There comes a point in your adult life when you really miss reading. If you were a bookworm as a kid, but now you can hardly find the time to start a novel, let alone finish it, let this post be an encouragement to you! I’m reading more now as a busy mom than I did without kids. Here’s how.
Once upon a time I was a little girl who ate a steady diet of paper and ink. I read books like they were going out of style. (Which thankfully, they never will.)
I spent hours in Nancy Drew’s neighborhood, with occasional visits to Narnia and trips to Green Gables. Around age 13, I found myself drawn across the Atlantic more often than not, in drawing rooms with Hercule Poirot or led through maze-like London streets by Charles Dickens.
In college, I took the most natural course, for me, which was to declare an English major. Oddly enough, although I read thousands and thousands more pages during the four years that followed, my appetite for books began to diminish.
I still loved books and called myself a bookworm, but secretly I began to wonder if it were really true. Required reading for my courses left little time to choose books on a whim, and I was increasingly occupied with other things, like earning money over the holidays to fund my study abroad, and falling in love.
By the end of my first year post college, I was a sporadic reader, only finishing one or two books per month.
As a former English major, librarian, and English teacher who owed so much to the stories that shaped her…it was embarrassing.
But from talking with my friends, I’ve discovered that I’m not the only one whose page count has dwindled since college. For most of us, we’ve just gotten so occupied with other things.
Many of us try to find time to read, not understanding that it’s up to us to make time.
Maybe as a child you found your reading time in all the corners of your day: after school, between chores, waiting your turn for the dentist.
But it just doesn’t work that way when you’re an adult. If you look for time to read, you won’t find it amidst thawing meat, vacuuming the stairs, going to the post office, and parenting your children!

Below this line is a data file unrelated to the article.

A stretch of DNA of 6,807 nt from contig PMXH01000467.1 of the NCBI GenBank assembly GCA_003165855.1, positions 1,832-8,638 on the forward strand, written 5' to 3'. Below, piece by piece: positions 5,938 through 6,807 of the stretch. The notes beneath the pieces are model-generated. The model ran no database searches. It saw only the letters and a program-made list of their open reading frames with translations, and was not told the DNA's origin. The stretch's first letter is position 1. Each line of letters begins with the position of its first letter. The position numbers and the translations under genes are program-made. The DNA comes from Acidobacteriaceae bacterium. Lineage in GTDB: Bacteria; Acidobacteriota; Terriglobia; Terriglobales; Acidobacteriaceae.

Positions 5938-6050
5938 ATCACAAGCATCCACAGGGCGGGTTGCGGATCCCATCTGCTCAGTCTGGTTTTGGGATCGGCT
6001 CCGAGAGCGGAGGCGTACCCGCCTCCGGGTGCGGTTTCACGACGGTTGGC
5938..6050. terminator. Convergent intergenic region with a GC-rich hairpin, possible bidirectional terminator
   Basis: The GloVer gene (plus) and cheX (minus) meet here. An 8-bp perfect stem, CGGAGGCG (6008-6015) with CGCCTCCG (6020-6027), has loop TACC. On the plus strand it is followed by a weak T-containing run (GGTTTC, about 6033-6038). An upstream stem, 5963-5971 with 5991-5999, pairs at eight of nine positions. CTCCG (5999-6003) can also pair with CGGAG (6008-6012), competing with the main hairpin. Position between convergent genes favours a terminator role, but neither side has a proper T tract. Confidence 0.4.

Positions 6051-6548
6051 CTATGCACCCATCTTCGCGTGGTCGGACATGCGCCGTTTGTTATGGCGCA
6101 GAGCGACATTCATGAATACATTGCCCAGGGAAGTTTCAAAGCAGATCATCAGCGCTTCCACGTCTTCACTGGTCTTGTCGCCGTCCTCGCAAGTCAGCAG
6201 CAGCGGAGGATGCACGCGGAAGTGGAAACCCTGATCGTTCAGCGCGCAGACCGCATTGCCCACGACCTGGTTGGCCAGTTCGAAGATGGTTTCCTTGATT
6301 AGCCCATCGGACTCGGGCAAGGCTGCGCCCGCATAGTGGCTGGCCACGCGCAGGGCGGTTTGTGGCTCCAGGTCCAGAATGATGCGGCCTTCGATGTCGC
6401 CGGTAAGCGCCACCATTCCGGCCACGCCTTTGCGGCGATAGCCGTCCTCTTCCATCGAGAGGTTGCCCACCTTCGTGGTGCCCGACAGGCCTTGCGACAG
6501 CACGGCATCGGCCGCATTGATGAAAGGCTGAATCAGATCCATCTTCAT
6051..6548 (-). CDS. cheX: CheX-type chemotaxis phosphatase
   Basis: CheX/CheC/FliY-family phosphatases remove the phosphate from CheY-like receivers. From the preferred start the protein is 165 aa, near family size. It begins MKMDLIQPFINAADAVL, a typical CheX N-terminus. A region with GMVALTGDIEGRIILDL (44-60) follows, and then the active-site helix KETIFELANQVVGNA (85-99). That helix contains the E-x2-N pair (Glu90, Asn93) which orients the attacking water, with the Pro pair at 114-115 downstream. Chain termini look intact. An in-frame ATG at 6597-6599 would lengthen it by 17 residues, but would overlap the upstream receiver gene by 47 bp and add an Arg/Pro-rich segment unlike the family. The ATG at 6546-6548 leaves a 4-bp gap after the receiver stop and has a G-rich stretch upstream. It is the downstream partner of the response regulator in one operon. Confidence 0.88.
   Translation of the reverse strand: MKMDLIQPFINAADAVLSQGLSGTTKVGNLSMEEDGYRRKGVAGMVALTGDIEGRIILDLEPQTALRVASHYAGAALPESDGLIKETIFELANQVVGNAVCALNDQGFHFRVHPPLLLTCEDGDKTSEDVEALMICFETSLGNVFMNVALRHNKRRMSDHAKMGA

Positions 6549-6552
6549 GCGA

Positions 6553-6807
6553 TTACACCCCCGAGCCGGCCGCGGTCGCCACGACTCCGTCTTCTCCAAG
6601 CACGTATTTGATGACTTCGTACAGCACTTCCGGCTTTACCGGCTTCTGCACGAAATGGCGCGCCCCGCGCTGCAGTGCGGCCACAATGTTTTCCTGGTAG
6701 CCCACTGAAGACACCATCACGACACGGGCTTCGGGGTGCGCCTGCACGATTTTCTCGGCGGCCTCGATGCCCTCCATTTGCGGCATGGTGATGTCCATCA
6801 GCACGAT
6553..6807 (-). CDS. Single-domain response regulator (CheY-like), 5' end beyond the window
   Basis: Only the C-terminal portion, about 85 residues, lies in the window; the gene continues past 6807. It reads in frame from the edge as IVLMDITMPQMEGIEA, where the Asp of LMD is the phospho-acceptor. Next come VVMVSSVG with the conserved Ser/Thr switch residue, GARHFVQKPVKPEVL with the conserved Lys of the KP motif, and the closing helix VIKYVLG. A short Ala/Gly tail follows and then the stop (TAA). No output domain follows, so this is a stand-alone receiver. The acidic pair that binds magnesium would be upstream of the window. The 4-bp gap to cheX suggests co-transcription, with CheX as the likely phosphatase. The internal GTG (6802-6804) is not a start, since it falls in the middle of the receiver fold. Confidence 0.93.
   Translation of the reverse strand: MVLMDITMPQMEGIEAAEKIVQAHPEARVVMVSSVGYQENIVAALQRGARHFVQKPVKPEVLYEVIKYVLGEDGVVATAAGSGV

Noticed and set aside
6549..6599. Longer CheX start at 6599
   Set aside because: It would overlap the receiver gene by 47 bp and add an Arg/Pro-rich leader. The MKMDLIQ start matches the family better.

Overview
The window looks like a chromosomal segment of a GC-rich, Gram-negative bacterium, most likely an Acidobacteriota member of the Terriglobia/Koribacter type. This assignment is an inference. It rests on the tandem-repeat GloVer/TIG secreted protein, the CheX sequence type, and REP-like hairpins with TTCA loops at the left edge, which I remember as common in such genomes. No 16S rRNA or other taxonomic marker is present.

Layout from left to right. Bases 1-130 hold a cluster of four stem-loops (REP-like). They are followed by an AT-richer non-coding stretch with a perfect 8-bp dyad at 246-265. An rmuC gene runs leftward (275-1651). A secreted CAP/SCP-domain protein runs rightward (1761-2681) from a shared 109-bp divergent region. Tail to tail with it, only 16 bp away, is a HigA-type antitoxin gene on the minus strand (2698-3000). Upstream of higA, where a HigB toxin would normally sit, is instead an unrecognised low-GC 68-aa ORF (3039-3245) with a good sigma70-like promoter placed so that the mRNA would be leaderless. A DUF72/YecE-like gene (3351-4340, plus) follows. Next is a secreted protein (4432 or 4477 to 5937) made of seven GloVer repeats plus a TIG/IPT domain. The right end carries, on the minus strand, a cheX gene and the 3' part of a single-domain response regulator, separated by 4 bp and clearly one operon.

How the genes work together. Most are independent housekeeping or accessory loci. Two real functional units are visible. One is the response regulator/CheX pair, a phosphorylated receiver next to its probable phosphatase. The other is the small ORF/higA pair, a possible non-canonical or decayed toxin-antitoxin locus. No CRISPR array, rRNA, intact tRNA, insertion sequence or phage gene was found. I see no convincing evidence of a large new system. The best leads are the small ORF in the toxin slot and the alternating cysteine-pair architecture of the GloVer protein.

Give up the search, and make time instead. If we don’t make time for books, we’re simply not going to read them.
I want to be a bona fide bookworm again, and I’m willing to do what it takes to re-shape my reading habits into consistency.
Care to hear my action plan for getting there? Maybe it will help you find your place in a good book again, too!
How to Read More
1. Make reading a part of my two most predictable routines
Although they change as my life changes, my morning and evening routines are the most predictable things I do each day. If I make reading part of each of them, it quickly becomes habit. Currently, I read in the morning while Little Dude plays just before his nap. In the evening, I read after supper, after I’ve closed the computer for good.
2. Enact a weekly movie night
Yes, planning movies helps me read more! My husband and I have talked about how we want to make movies and TV more of an occasional occurrence, rather than the nightly norm. It’s hard to do. At the end of a busy day (and what day isn’t?) there are few things more alluring than vegging out with Netflix (or Hulu, or Amazon, or whatever your cup of tea). I’m not saying it’s bad to relax in this way, but it’s just…too easy. Too easy for it to take over all your precious evening hours.
Much like I’m intentionally being more “old fashioned” in the way I take pictures, I’m treating movies and TV like they’re not available 24/7. With the exception of an occasional TV episode here and there (my mom and I have a weekly girls’ night where we watch something), we’re trying to save our screen time for the weekends.